Spencer Dinwiddie
ESNY Graphic, AP Photo

The Memphis Grizzlies, not the Brooklyn Nets, are the much-better suitors for the Phoenix Suns’ No. 6 pick in the 2019 NBA Draft. 

Matt Brooks

The Phoenix Suns’ irrational pursuit of postseason contention is the worst-kept secret in the association. Even with one of the brightest young talents in the NBA (Devin Booker), the Suns have not made the playoffs since 2010 and have finished 15th in the Western Conference for three straight seasons.

That’s not to say they haven’t been trying.

Last season, Phoenix brought in multiple veterans — Trevor Ariza, Jamal Crawford and Ryan Anderson — with the hopes of blossoming into a contender. Well, *checks standings* that obviously didn’t work out too well. But it appears that they’re at it again.

As originally reported by FOX Sports’ Jason McIntyre, the Suns are interested in parting with their 6th-overall pick in return for PG Lonzo Ball of the Los Angeles Lakers. Now, per ESPN’s Jonathan Givony, Phoenix has widened that search and are “open to trading this pick if the right veteran guard is available.”

With ESPN’s trade machine firing on all cylinders, one of the popular landing spots for Phoenix’s sixth pick is the Brooklyn Nets.

In most proposed trades, Brooklyn would send Phoenix their own first-round pick (number 17), point guard Spencer Dinwiddie, and quite possibly, Brooklyn’s 2018 first-rounder Dzanan Musa.

On paper, the deal makes sense. The Nets would receive their first top-10 selection of the Sean Marks era, giving the front office wiz a great shot at increasing his portfolio of exciting young assets.

The Suns would obtain an excellent, experienced point guard to spearhead their offense. Spencer made waves last season as one of the best downhill drivers in the league. Dinwiddie is undoubtedly an upgrade over current Suns PG Tyler Johnson, and he might be the best backcourt counterpart of the Devin Booker era.

However, there is a better suitor. The Memphis Grizzlies, who have dangled franchise centerpiece Mike Conley since the trade deadline, are the team to beat.

When analyzing Givony’s cryptic statement, it’s important to fully digest his wording — namely the word “veteran.” That emphasis alone tells us a lot about what Phoenix is looking for.

Phoenix, a team mostly made up of lottery selections, lacks veteran presence. Outside of the aforementioned Crawford, the Suns’ second-oldest player (T.J. Warren) has only been in the league for four seasons.

Off the floor, the Suns yearn for someone who does the little things for the team; a guy who sets up team dinners, orchestrates the huddle during timeout breaks, and gives pep-talks at halftime. On the court, Phoenix’s need for a veteran star may be even greater. As it stands, the Suns are without a player who can call out switches on defense and quarterback the offense.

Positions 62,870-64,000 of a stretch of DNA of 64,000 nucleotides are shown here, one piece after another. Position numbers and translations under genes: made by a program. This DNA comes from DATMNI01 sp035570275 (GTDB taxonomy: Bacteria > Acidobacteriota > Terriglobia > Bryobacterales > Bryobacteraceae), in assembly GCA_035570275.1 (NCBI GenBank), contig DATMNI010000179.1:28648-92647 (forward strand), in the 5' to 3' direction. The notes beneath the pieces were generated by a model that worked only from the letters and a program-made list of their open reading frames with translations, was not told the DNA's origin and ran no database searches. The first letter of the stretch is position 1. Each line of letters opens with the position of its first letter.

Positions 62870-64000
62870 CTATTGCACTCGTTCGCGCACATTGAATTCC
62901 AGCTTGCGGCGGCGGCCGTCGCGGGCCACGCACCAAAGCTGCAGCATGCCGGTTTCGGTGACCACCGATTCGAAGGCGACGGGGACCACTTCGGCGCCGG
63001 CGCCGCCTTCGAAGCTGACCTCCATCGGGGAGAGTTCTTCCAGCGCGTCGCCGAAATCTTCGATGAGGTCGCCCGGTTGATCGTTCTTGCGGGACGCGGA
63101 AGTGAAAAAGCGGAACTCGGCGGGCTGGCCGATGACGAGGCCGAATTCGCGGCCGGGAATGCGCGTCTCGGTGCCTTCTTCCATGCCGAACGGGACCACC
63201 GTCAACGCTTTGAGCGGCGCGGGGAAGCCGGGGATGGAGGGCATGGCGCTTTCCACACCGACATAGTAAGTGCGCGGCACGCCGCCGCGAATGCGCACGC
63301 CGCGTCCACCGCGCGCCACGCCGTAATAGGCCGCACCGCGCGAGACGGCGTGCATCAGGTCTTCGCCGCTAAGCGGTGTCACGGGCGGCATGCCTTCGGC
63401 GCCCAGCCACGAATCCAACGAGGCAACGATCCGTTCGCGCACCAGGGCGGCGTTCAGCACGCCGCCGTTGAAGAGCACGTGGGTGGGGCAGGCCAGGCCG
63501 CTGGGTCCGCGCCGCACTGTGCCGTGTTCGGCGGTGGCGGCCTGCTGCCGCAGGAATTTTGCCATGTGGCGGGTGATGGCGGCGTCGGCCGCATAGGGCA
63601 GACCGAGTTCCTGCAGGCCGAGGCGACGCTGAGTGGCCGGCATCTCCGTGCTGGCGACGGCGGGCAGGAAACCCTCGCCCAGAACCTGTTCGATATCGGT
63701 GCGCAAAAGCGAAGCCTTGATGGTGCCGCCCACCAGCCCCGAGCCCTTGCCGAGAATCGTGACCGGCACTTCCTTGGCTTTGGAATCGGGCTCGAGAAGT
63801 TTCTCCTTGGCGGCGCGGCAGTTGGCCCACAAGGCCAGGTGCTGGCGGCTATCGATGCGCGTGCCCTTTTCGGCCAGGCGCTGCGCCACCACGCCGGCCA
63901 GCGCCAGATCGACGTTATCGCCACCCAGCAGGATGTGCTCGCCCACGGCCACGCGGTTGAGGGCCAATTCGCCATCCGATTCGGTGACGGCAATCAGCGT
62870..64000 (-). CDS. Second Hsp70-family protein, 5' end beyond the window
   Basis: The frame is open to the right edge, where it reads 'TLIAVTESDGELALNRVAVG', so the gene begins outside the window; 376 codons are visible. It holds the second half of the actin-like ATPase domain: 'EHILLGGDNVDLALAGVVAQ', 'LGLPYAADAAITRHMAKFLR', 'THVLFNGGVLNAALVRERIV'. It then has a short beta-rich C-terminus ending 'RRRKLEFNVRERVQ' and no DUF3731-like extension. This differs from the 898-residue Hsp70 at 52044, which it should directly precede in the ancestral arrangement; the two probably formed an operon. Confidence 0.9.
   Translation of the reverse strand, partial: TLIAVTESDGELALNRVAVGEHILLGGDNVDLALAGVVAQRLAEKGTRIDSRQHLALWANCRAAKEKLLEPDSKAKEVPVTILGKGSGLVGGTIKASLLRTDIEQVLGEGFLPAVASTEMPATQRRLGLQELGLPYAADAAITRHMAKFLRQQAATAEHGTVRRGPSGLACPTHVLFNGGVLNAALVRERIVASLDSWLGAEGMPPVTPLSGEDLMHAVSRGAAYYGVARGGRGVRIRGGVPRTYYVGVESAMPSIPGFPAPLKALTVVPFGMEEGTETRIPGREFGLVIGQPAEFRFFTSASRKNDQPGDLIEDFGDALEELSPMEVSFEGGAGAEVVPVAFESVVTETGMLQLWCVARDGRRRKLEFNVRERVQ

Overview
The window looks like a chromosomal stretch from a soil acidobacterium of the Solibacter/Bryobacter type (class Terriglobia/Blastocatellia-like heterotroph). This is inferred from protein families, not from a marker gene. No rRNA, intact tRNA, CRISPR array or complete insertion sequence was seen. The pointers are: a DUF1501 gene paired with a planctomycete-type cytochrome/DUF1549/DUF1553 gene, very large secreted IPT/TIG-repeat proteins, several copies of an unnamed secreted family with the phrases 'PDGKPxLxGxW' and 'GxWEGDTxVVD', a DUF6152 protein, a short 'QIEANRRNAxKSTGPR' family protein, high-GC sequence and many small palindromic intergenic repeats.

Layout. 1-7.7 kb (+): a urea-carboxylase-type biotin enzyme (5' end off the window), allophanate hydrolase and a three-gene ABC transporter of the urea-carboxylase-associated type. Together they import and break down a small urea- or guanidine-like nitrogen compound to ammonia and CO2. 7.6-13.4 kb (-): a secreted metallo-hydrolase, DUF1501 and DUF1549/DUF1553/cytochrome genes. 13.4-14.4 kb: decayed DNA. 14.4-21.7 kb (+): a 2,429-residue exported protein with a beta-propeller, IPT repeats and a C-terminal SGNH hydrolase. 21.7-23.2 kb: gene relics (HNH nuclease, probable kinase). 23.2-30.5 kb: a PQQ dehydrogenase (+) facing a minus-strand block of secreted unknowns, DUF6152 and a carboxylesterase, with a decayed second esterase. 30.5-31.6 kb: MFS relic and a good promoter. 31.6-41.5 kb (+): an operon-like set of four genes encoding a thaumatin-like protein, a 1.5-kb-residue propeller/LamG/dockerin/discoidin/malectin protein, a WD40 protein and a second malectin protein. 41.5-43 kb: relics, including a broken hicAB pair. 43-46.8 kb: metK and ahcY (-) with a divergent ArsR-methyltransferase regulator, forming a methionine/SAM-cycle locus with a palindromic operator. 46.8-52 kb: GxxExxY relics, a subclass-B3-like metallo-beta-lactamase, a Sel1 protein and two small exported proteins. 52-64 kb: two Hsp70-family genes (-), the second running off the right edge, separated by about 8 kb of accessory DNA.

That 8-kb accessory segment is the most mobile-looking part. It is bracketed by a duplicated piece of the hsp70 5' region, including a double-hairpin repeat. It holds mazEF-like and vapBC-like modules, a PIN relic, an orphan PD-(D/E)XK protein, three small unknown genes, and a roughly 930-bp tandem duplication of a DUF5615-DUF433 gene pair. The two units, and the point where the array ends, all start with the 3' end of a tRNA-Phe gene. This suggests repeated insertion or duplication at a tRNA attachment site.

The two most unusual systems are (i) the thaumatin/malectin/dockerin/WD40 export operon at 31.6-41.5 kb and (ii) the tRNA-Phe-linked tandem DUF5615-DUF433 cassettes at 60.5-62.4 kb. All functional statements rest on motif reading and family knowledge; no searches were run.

Dinwiddie only has 256 total NBA games under his belt. On top of this, he’s never been a full-time starter. While his age (26) may suggest veteran-level experience, his resume certainly doesn’t.

Mike Conley is a different story.

Last season, the 31-year-old point guard had one of his best seasons to date, finishing with 21.1 points, 6.4 assists, a 43.8/36.4/84.5 shooting split and an outstanding 21.4 PER. Even as a member of a 33-win team, Conley nearly made the All-Star team.

Mike Conley is simply a more well-rounded player. He’s an above-average shooter from basically every area of the floor (per NBA.com):

Dinwiddie, while he is sensational near the basket, has some defined holes in his scoring game. As an outside shooter, he could best be described as a “heat check guy.” That three-point stroke certainly waivers depending upon his location (per NBA.com):

Conley’s playmaking numbers are also better. Last season, Conley recorded the 16th-most potential assists with 12.4 per game. Dinwiddie is found much further down the list at 36th in the league — still impressive, by the way.

Defensively, the two aren’t even in the same stratosphere. Conley is a former All-Defensive teamer who, last season, recorded a 105 defensive rating. Dinwiddie, on the other hand, was responsible for allowing 109 points per 100 possessions; the third-worst defensive rating on the Nets’ roster.

For reference, the difference between Dinwiddie and Conley’s defensive ratings is akin to comparing the Utah Jazz’s second-best defense and the Portland Trail Blazers’ 16th-ranked D. Given that Devin Booker is still figuring things out defensively, it’s best to pair him with a strong defender in the backcourt.

Now, to play devil’s advocate, Dinwiddie is the better option both contractually speaking and age-wise. But while Conley comes with a great deal of sticker shock (he’s due $67 million over the next two years), his deal comes off the books in 2021 at the latest. Phoenix is a team that has never attracted any major free agents.

Furthermore, given that the average age of the Suns’ roster is 24.5 years old, it’s highly unlikely that the Suns are a playoff team before 2021. With little chance at contending on the horizon, the Suns need to spend money somewhere. So why not grab the near All-Star-level PG with playoff experience?

Dinwiddie would make sense on the young Suns roster, and that’s exactly my issue. He’d essentially be more of the same — inexperienced. Conley would break the status quo in Phoenix. Even if he declines in year two, he could still provide leadership to an otherwise listless franchise. He’s already proved his worth in Memphis as a culture changer.

An NBA fanatic who specializes in the advanced analytics of the game. I cover the Brooklyn Nets here in the city. Follow me on Twitter for semi-witty basketball tweets. @MattBrooksNBA